PHP Headers and Footers (Part 1)

April 16th, 2007 by

When maintaining a website it can save you hours if you try to reduce any redundancy in your update routine. A good example of redundant work could be the process of updating the headers and footers across a basic HTML-based website. In this article I will try to shed some light on ways to ease this process.

Why use shared Headers and Footers?

Lets say you have a website consisting of 20 or more pages and on each page you have the same header (containing stuff like your logo, first level navigation etc.) and a footer (containing contact information etc.). At some point you might need to add a new menu item to your first level navigation or you might have moved to a new location and therefore need to change your address. So, how can you avoid editing each and every file on your site if you want to make these changes?

Well – there are several ways of doing this (and probably more than I’m listing here):

  • You could use a CMS (Content Management System)
  • You could do site wide ‘search and replace’ in your favorite HTML editor (Programs like Adobe Dreamweaver support this)
  • You could use include files (like PHP’s include() function or Apache’s Server-Side Includes).

In this brief article I will be looking into the latter – PHP include files.

Note: You can download all the files used in this article here.

Creating the PHP include files

A PHP include file does not have to be more than a basic HTML file. All it does is contain a block of code that you wish to reuse several places on your site. In the following example I will be using a basic HTML template that you can view or download here.

As you can see we can split the file into three separate areas:

  1. Header: Contains the doctype information, start <html> tag, the <head> tag containing meta tags, pagetitle and stylesheet information.
  2. Content: Contains the variable content of the page.
  3. Footer: Contains address information etc.

To create our Header include file we will cut&paste starting from the beginning of the file with <!DOCTYPE and ending with the </DIV> tag just after the unordered list. This will give us a nice fragment of code that will look like this.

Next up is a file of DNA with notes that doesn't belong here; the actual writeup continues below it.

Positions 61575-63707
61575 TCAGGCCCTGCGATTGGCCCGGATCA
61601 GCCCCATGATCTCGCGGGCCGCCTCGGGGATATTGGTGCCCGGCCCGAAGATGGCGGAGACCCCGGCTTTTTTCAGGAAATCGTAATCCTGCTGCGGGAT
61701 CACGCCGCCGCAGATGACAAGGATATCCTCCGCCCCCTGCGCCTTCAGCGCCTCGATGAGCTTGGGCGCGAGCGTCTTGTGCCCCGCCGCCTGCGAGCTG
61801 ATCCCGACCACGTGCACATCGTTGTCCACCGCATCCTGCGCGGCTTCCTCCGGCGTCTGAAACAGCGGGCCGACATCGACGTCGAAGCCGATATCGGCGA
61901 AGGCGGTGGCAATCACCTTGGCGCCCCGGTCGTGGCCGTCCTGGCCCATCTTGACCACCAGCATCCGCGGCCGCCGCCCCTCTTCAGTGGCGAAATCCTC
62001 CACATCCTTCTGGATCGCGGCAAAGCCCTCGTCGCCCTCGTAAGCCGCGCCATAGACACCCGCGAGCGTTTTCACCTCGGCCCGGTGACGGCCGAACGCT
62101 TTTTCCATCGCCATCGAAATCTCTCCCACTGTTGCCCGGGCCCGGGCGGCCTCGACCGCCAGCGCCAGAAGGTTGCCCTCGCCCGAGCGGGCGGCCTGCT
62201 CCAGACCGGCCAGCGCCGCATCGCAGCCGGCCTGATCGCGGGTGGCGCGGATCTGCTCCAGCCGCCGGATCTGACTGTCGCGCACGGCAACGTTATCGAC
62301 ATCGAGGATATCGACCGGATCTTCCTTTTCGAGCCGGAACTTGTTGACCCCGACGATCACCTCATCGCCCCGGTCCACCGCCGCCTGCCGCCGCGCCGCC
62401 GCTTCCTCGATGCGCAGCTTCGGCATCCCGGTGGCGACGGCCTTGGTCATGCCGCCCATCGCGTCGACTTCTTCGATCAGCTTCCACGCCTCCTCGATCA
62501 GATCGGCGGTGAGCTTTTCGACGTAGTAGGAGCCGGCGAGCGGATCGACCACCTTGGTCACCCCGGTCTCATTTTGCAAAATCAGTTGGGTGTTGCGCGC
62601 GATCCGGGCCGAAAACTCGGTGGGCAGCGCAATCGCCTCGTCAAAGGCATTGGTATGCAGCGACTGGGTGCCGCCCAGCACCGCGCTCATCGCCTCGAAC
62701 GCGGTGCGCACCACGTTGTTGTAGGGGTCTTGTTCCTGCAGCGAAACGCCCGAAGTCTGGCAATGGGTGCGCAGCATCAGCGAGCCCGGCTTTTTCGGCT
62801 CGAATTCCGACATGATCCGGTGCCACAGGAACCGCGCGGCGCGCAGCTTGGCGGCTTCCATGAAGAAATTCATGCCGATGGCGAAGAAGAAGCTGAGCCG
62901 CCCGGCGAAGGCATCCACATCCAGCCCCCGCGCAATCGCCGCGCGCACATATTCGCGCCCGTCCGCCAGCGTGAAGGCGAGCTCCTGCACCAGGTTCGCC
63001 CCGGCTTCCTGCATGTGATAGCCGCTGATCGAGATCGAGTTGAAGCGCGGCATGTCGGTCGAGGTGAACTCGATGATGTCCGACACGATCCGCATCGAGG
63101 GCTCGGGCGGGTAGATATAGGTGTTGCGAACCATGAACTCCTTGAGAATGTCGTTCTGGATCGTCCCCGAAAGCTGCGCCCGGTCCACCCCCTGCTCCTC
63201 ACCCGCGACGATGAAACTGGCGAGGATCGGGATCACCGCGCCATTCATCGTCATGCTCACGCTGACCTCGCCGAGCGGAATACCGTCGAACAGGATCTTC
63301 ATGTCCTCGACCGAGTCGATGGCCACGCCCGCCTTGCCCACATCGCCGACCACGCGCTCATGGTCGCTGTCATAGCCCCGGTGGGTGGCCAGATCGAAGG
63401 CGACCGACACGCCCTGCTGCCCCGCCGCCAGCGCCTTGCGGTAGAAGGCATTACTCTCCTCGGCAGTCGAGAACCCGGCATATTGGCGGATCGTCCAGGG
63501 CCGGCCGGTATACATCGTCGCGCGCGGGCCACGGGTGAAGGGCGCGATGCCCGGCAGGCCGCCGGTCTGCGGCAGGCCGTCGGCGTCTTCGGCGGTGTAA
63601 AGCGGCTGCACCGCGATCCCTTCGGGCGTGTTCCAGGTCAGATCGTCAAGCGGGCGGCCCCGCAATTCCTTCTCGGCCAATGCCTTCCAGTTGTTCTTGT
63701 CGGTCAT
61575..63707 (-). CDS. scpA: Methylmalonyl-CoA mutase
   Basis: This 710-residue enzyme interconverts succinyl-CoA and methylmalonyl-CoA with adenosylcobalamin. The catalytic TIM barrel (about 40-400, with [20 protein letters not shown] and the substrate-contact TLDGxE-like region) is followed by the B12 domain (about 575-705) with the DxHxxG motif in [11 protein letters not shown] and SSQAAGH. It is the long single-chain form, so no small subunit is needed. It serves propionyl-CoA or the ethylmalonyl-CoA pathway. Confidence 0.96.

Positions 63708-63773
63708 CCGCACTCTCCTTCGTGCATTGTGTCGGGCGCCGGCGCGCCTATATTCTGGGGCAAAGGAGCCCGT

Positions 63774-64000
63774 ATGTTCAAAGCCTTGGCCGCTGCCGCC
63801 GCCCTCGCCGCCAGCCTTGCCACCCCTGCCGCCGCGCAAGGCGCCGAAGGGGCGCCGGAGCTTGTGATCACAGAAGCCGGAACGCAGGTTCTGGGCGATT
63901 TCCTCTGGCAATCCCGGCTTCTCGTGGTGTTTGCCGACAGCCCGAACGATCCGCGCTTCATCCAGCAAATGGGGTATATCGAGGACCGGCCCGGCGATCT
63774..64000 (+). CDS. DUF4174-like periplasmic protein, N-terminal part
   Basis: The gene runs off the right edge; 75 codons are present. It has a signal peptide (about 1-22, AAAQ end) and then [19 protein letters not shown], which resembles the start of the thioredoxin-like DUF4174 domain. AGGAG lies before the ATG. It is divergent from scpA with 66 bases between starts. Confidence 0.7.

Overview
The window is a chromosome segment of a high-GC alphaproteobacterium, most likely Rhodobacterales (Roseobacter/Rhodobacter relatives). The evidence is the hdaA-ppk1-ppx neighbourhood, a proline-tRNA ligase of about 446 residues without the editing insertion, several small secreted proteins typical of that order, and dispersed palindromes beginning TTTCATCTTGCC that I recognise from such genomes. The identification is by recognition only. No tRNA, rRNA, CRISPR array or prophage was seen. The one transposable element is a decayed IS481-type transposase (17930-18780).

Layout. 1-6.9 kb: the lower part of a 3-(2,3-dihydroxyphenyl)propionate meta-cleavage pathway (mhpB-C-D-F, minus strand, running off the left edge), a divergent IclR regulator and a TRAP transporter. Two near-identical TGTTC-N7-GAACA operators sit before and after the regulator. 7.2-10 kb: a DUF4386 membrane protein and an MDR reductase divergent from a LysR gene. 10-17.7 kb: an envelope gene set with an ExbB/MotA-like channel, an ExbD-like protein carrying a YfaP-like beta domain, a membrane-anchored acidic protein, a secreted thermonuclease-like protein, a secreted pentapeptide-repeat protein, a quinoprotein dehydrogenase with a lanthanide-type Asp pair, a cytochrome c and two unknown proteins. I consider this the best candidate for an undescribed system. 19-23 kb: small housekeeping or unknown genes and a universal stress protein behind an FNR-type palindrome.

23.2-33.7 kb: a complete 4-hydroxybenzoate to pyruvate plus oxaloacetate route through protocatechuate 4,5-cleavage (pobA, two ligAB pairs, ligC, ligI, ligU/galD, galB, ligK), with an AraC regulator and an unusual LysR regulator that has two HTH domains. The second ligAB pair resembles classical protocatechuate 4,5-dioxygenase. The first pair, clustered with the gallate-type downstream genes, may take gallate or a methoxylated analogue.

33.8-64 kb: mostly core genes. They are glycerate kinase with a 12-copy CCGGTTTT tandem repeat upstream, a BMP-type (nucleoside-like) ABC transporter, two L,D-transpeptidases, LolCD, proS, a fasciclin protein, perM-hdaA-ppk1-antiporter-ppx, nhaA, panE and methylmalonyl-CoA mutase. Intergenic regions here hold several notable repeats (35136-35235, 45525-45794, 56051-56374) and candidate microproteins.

We do the same with our footer, starting a cut&paste from the <div id="footer"> and ending with </html> which gives us something like this.

Including your Header and Footer file on your page

In order to use these include files on your page you can use PHP’s excellent include() function.

If we go back to the remnants of our original template file it should only contain the <div id="content"><p>Lorem ipsum dolor sit amet....</p></div>.

To include the Header file insert the following on the first line of the document:

<?php include("header.htm"); ?>

And proceed to the last line of the document and insert the Footer include with the following code:

<?php include("footer.htm"); ?>

Now, in order to actually make this run there are a few things you need to be aware of.

First of all, if you have been using the template.htm to work from you will need to change its extension to .php so that the webserver will know it is a PHP page – otherwise it will not understand the <?php> tags defined above.

Secondly PHP code can’t be executed in your browser like standard HTML can – it will always need to run through a server, so in order to test what we’ve been going over here try uploading it to your UK2 website or download a stand-alone testing server like Wampserver.

Keeping your include files in a separate directory

The above approach assumes that you keep all your files in the same directory, but this is of course rarely the case. If you wanted to keep your include files in a separate directory like includes/ you would need to change your include statement to say include("includes/footer.htm"); unfortunately any of these approaches would force you to change the path pointing to your include files every time the file that’s calling the includes is not on the same directory level as the includes.

Unfortunately we can’t just call “/includes/footer.htm” but what we can do instead is use a PHP server variable that will return the document root.

Say you have all your includes in the /includes/ folder, you could refer to the footer file using the following:

<?php include($_SERVER['DOCUMENT_ROOT'] . '/includes/footer.htm'); ?>

Oops, where did my flexibility go?

One of the main problems with the above approach is that you might want to have unique page titles on all of your pages (for increased search engine performance) and different meta tags, javascript includes etc. – this is something I will be looking into in Part 2 of this article series, so stay tuned!

Nonetheless I hope you’ve been inspired and that you’re able to utilise this basic technique to reduce the time you spend on maintaining your website.

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5 Comments

David Precious
# 17th April, 2007

Good post Esben. Sharing common code (headers + footers etc) around the site can really make a big difference to how easy your site is to manage and work with, even on a small site.

Jamie Stallwood
# 22nd April, 2007

It might be more efficient to use Server-Side Includes (SSI) which is well documented on the Apache website, if the pages don;t need to run other PHP code.

Esben
# 24th April, 2007

Jamie Stallwood Said:

It might be more efficient to use Server-Side Includes (SSI) which is well documented on the Apache website, if the pages don;t need to run other PHP code.

Thanks for your input Jamie, and yes you are right, Server-Side Includes are definitely a good way to get the same functionality. I’ve amended the article slightly to include this!

Cheers 🙂

Whatever-ishere
# 21st November, 2007

thanks for the GREAT post! Very useful…

Julien
# 23rd October, 2009

Where is part 2?

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